We can best help you to prevent war not by repeating your words and following your methods but by finding new words and creating new methods.
Virginia Woolf, Three Guineas
Here’s a sample of words from the Well Now glossary. Some are new and some are borrowed as newcomers to conversations on food, health and lifestyle.
There are several definitions in the literature. When I talk about allostasis I use the meaning “a physiological adaptation to chronic stress”. Used in this sense, allostasis highlights shortcomings in the concept of homeostasis. Homeostasis explains how we respond to circumstances so our bodies get back into balance. For example, if we are too hot then hormonal, neuronal and behavioural changes occur so we sweat, remove clothes, open a window, drink water and so on until we cool down. In this example, there is an assumption that there are limits to whatever is causing us to get too hot, and these limits mean the heat will stop exerting an impact before we are irrevocably damaged or killed by it. The homeostatic model supports a view of a world without overwhelm. Here, the body ‘bounces back’ unchanged and infinitely resilient, and it is always within an individual’s capacity to alter their circumstances to ensure wellbeing.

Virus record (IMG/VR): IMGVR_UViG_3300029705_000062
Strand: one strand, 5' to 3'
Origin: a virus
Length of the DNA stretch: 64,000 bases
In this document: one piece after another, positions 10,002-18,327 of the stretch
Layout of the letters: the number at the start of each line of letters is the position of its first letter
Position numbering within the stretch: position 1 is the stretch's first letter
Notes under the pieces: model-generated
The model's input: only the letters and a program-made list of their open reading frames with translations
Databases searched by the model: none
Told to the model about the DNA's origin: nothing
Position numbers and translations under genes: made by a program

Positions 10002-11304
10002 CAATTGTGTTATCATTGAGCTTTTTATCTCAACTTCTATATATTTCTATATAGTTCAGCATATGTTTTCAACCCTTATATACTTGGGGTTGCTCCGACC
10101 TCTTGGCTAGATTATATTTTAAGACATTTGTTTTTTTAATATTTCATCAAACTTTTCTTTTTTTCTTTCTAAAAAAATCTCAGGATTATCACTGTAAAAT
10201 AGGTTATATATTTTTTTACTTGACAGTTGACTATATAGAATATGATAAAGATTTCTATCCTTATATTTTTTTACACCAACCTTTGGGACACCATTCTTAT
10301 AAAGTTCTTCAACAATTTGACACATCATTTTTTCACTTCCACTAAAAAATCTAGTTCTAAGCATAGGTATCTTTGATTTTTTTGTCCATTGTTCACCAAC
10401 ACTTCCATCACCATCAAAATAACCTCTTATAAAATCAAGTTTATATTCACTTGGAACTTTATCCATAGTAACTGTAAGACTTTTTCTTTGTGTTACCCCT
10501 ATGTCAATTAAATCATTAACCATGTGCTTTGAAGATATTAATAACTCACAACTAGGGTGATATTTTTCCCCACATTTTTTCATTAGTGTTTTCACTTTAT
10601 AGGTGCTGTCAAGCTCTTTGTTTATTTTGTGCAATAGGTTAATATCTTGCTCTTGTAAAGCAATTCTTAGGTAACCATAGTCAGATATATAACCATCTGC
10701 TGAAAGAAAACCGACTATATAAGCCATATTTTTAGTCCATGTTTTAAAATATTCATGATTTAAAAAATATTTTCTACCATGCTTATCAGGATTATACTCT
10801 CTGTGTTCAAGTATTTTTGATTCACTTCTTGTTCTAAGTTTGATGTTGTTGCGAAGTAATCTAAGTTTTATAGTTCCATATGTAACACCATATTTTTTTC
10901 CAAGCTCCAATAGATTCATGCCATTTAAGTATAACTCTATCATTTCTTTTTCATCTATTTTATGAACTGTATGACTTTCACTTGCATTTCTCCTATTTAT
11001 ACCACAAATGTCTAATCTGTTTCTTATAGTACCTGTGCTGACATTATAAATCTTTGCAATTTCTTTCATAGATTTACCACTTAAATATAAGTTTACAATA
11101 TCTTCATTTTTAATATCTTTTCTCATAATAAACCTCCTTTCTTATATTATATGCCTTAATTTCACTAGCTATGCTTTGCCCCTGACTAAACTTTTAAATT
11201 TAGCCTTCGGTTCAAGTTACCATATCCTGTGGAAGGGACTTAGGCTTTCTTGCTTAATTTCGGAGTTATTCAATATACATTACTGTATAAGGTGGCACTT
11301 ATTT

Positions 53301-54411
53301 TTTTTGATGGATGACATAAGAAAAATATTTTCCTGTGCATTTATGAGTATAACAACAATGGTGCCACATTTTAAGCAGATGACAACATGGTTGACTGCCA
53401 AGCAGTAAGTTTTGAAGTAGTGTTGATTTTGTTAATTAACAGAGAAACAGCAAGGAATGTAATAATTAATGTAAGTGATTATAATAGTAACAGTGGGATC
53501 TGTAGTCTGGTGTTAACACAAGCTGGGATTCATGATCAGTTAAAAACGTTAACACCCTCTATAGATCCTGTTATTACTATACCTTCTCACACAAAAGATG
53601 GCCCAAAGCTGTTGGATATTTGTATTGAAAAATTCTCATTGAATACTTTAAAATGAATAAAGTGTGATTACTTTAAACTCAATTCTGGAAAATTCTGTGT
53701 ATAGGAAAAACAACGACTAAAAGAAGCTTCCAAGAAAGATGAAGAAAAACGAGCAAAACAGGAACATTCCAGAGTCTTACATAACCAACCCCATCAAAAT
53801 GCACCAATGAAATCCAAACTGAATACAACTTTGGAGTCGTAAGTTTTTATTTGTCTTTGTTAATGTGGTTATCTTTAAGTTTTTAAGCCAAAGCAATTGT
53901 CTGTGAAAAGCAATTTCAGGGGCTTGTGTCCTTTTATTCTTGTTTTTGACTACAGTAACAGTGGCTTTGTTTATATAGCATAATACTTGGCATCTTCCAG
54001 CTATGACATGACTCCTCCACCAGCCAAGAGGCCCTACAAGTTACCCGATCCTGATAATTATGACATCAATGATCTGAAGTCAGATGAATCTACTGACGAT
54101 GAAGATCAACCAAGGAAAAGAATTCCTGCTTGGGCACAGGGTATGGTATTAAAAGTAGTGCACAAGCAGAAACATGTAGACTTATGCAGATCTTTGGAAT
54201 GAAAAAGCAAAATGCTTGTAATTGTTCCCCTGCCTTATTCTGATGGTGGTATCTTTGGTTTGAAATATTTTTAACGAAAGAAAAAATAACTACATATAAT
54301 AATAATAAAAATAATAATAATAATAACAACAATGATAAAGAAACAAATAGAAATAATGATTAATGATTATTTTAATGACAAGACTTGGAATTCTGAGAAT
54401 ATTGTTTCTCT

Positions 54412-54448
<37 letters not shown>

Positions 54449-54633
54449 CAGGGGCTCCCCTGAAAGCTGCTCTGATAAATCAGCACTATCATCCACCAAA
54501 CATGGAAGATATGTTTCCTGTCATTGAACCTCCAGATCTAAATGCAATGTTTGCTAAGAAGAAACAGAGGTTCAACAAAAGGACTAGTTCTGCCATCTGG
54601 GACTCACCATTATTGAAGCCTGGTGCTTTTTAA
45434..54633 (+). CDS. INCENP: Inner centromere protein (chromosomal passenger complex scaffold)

If we are acutely stressed we respond with neuronal, hormonal and behavioural responses. When the stress has passed we gradually get back into balance. Allostasis recognises that if we live with chronic stress it is not always possible for our bodies to get back into balance. Instead, our system gets overloaded and we reach a changed state called allostasis. In this new state, we are more prone to disease processes linked to metabolism, such as diabetes, hypertension and heart disease. Allostasis sits within a heterostatic model. A heterostatic model supports us to think of the body-in-context, where power is literally incorporated, and as such it fosters a health justice imagination.